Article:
... I got home and it was a Friday and The Lancet had arrived in my mail that day. I just picked it up and looked through it and there was a paper in it by Kay Tee Khaw, who was Professor of Clinical Gerontology in Cambridge, on seasonal changes in fibrinogen, which she thought might be due to seasonal infections or something, that allowed for temperature. I just suddenly thought, ‘That’s it! It’s air pollution that is changing fibrinogen. Fibrinogen makes the blood clot and blood clots cause heart attacks. Professor Anthony Seaton, Air Pollution Research in Britain c.1955–c.2000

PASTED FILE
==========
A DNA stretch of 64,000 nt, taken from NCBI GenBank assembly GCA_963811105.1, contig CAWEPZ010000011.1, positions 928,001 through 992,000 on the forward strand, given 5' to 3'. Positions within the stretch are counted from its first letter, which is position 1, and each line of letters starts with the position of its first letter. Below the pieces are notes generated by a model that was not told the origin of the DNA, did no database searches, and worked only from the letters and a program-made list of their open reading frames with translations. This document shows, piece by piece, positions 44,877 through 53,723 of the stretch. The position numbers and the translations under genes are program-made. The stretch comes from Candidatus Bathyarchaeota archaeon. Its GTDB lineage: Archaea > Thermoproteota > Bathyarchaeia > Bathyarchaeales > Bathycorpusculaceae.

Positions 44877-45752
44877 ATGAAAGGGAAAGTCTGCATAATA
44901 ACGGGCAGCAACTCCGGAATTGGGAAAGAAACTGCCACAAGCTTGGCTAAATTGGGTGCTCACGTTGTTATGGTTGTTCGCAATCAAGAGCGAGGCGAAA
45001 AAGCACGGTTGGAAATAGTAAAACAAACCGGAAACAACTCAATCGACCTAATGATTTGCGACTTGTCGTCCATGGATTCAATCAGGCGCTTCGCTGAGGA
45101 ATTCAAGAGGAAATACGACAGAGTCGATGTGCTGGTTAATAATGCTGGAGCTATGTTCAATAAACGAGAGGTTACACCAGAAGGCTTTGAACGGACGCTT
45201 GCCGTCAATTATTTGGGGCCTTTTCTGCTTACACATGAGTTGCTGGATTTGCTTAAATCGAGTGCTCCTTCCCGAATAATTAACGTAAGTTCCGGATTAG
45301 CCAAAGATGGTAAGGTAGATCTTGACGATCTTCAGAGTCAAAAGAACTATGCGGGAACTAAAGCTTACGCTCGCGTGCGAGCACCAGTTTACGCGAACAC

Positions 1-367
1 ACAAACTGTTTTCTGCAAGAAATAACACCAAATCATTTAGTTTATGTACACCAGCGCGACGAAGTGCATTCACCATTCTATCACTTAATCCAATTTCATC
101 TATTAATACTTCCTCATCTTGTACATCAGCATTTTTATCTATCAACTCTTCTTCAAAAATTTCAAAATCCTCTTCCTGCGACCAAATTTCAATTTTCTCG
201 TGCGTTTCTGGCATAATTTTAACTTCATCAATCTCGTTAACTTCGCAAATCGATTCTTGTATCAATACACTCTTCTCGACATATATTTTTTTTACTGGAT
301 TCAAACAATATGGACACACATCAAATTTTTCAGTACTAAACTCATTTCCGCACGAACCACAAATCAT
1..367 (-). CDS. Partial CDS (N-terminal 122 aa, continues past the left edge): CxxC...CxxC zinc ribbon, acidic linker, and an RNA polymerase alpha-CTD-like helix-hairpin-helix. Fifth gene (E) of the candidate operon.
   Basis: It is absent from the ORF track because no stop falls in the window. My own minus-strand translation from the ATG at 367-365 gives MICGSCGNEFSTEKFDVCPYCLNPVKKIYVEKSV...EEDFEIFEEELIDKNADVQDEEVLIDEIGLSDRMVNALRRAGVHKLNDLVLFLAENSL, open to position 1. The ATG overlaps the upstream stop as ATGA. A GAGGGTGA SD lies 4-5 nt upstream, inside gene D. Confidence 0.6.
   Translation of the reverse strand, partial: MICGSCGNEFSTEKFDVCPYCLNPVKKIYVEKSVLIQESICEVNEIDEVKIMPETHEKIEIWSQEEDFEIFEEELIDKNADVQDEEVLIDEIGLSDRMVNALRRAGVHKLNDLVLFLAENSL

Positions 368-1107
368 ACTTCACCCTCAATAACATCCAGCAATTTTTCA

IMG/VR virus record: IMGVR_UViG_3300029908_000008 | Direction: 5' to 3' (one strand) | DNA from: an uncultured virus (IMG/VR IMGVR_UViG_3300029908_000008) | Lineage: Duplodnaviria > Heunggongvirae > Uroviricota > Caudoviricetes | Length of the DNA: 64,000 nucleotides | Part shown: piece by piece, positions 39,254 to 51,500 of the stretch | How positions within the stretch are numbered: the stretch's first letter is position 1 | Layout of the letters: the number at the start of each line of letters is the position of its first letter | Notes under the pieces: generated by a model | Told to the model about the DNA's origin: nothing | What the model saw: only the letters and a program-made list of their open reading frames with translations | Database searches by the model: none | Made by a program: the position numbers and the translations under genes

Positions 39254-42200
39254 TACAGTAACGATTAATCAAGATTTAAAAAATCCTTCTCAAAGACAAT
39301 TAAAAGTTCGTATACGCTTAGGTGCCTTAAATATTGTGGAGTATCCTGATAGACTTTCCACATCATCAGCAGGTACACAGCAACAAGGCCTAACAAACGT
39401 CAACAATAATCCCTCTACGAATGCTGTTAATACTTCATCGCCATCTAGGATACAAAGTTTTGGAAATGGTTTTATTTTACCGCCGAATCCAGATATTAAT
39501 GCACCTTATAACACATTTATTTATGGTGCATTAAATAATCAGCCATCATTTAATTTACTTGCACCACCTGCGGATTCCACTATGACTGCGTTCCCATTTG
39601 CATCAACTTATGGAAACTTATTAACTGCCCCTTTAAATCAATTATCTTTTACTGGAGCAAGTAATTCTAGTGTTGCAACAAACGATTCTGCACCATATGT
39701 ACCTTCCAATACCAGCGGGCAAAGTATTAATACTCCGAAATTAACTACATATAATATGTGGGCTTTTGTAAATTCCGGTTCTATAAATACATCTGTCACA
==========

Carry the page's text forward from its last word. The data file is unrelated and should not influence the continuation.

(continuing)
Professor Anthony Seaton CBE MD DSc FRCP FRCPE FMedSci (b. 1938) qualified from Cambridge in 1962. He trained at Liverpool in general medicine, cardiology, and neurology. After senior posts in respiratory medicine in West Virginia, USA, and Cardiff, he was Director of the Institute of Occupational Medicine in Edinburgh (1978–1990). He was Head of the Department of Environmental and Occupational Medicine at Aberdeen University from 1988 until his retirement in 2003 (now Emeritus). His research from 1969 to 1990 largely concerned asthma and occupational lung diseases, and led to the development of UK protective health standards in coalmining, asbestos work, and the silica, wool, and PVC industries. Throughout his career he worked as an NHS consultant, and taught respiratory and occupational medicine. He has written seven books and over 300 papers on respiratory and occupational medicine, and other topics, and has lectured on these subjects internationally. He was the Editor for Thorax from 1977 to 1981, and in 1999/2000 he was President of the British Thoracic Society. He chaired the UK Government’s Expert Panel on Air Quality Standards, and sat on the Committee on the Medical Effects of Air Pollutants from 1991 to 2003, and the Royal Society’s Working Group on Nanoscience and Nanotechnology from 2003 to 2005.